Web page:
In WPF, Can I use binding with values defined in Settings? If this is possible, please provide a sample.

4 Answers 4


First, you need to add a custom XML namespace that will design the namespace where the settings are defined:


Then, in your XAML file, access the default settings instance using the following syntax:

{x:Static properties:Settings.Default}

So here is the final result code:

<ListBox x:Name="lb"
         ItemsSource="{Binding Source={x:Static properties:Settings.Default},
                               Path=Names}" />

Source: WPF - How to bind a control to a property defined in the Settings?

Note: As pointed out by @Daniel and @nabulke, don't forget to set Access Modifier of your settings file to Public and Scope to User

  • 14
    I have found that this method only works if the settings file is marked as public access modifier. shortfastcode.blogspot.com/2009/12/…
    – Daniel
    Dec 15, 2009 at 8:55
  • 6
    In order to save the value using MyApp.Properties.Settings.Default.Save(), the setting scope has to be set to User.
    – nabulke
    Nov 23, 2012 at 13:07

The solution above does work, but I find it quite verbose... you could use a custom markup extension instead, that could be used like this :

<ListBox x:Name="lb" ItemsSource="{my:SettingBinding Names}" />

Here is the code for this extension :

public class SettingBindingExtension : Binding
    public SettingBindingExtension()

    public SettingBindingExtension(string path)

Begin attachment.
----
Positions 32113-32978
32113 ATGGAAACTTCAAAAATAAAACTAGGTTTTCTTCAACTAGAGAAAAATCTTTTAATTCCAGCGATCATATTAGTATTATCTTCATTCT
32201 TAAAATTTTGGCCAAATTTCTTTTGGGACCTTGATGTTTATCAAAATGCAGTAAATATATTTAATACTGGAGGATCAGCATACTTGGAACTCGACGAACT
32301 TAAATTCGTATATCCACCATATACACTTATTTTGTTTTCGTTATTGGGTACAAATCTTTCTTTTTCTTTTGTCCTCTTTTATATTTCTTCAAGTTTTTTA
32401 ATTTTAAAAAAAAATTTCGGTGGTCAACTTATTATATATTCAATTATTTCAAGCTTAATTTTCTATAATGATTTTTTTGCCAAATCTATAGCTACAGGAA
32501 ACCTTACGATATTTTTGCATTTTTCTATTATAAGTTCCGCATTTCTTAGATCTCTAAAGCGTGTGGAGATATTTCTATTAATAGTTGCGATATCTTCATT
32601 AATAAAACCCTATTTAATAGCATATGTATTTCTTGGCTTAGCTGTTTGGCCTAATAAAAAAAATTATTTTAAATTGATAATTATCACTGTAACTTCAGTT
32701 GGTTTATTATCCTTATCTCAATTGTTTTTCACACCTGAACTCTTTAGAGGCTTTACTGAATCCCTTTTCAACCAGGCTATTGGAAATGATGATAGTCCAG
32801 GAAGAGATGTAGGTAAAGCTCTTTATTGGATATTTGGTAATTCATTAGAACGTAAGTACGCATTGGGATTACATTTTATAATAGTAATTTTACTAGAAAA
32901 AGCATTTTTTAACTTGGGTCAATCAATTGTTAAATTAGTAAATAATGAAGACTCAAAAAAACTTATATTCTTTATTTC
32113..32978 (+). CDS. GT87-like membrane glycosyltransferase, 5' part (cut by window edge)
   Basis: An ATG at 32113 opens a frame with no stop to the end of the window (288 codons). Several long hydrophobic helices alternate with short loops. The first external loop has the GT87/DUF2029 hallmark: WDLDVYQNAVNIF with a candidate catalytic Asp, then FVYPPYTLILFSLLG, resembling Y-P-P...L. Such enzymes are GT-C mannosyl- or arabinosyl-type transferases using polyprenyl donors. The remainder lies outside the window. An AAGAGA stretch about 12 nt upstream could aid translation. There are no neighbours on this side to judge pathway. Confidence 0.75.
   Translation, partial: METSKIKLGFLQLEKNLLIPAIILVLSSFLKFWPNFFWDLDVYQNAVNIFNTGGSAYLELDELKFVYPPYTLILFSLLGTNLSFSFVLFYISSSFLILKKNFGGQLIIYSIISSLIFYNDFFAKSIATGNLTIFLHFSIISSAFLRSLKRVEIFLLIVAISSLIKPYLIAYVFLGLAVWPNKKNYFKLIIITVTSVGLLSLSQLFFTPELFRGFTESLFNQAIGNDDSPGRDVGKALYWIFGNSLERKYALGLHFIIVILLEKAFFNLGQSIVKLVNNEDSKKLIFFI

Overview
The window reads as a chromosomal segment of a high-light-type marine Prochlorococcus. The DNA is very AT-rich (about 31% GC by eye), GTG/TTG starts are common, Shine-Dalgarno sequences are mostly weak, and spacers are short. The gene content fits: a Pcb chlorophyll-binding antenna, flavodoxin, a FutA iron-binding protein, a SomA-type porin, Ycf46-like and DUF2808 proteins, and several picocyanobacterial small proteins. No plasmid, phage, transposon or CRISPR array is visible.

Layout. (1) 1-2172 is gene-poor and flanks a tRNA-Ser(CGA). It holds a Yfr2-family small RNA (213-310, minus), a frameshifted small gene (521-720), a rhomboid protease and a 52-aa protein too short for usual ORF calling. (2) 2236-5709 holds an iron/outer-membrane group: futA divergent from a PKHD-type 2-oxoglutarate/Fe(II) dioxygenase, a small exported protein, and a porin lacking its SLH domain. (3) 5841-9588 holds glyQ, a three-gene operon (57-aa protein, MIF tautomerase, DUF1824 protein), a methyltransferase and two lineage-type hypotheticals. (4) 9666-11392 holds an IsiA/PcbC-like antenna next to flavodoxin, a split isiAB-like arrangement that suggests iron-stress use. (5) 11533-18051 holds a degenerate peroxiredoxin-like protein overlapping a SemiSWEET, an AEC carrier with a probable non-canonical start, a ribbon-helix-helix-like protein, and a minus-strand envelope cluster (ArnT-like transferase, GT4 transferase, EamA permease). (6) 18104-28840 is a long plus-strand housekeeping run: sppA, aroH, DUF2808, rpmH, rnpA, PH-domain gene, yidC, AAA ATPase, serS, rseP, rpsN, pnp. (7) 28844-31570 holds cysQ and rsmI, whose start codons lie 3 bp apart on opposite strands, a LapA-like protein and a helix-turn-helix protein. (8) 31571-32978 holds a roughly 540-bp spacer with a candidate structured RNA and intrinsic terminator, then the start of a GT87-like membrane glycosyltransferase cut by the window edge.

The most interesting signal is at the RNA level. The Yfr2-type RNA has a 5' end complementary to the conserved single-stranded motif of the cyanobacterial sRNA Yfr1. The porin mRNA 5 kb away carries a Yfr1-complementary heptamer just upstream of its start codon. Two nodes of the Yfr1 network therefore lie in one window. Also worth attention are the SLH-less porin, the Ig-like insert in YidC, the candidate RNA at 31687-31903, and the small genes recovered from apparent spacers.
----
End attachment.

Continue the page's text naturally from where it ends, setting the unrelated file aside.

private void Initialize()
        this.Source = WpfApplication1.Properties.Settings.Default;
        this.Mode = BindingMode.TwoWay;

More details here : http://www.thomaslevesque.com/2008/11/18/wpf-binding-to-application-settings-using-a-markup-extension/

  • 2
    This is a great extension, but unfortunately you lose Resharper intellisense. Not worth the tradeoff IMHO, though it should be noted that I am a hopeless R# fanboy :) Aug 8, 2014 at 12:25
  • @OhadSchneider, indeed. I use ReSharper myself, but rarely for XAML, because I don't find it as good as in C#... Aug 8, 2014 at 14:52

@CSharper's answer did not work for my WPF application coded in VB.NET (not C#, unlike apparently 99.999% of other WPF applications), as I got a persistent compiler error complaining that Settings could not be found in the MyApp.Properties namespace, which would not go away even after rebuilding.

What worked instead for me, after much searching online, was to instead use the local XAML namespace created by default in my application's main window XAML file:

    <!-- Snip -->
    <!-- Snip -->
><!-- Snip --></Window>

...and bind to my settings through it using something like the following (where MyBooleanSetting is a setting I defined in my project properties of type Boolean and scope User, with the default Friend access modifier):

<CheckBox IsChecked="{Binding Source={x:Static local:MySettings.Default}, Path=MyBooleanSetting, Mode=TwoWay}"
          Content="This is a bound CheckBox."/>

To ensure the settings are actually saved, be sure to call


...somewhere in your code-behind (such as in the Me.Closing event for your MainWindow.xaml.vb file).

(Credit to this Visual Studio forum post for the inspiration; see the reply by Muhammad Siddiqi.)


Here's how I bind the UserSettings:

Generate a dependency variable by typing propdp and then tab twice.

    public UserSettings userSettings
        get { return (UserSettings)GetValue(userSettingsProperty); }
        set { SetValue(userSettingsProperty, value); }
    public static readonly DependencyProperty userSettingsProperty =
        DependencyProperty.Register("userSettings", typeof(UserSettings), typeof(MainWindow), new PropertyMetadata(UserSettings.Default));

Now, you can bind userSettings by:

Value="{Binding userSettings.SomeUserSettingHere, Mode=TwoWay, UpdateSourceTrigger=PropertyChanged}"

And make sure you save UserSettings when you change them or on Exit by:


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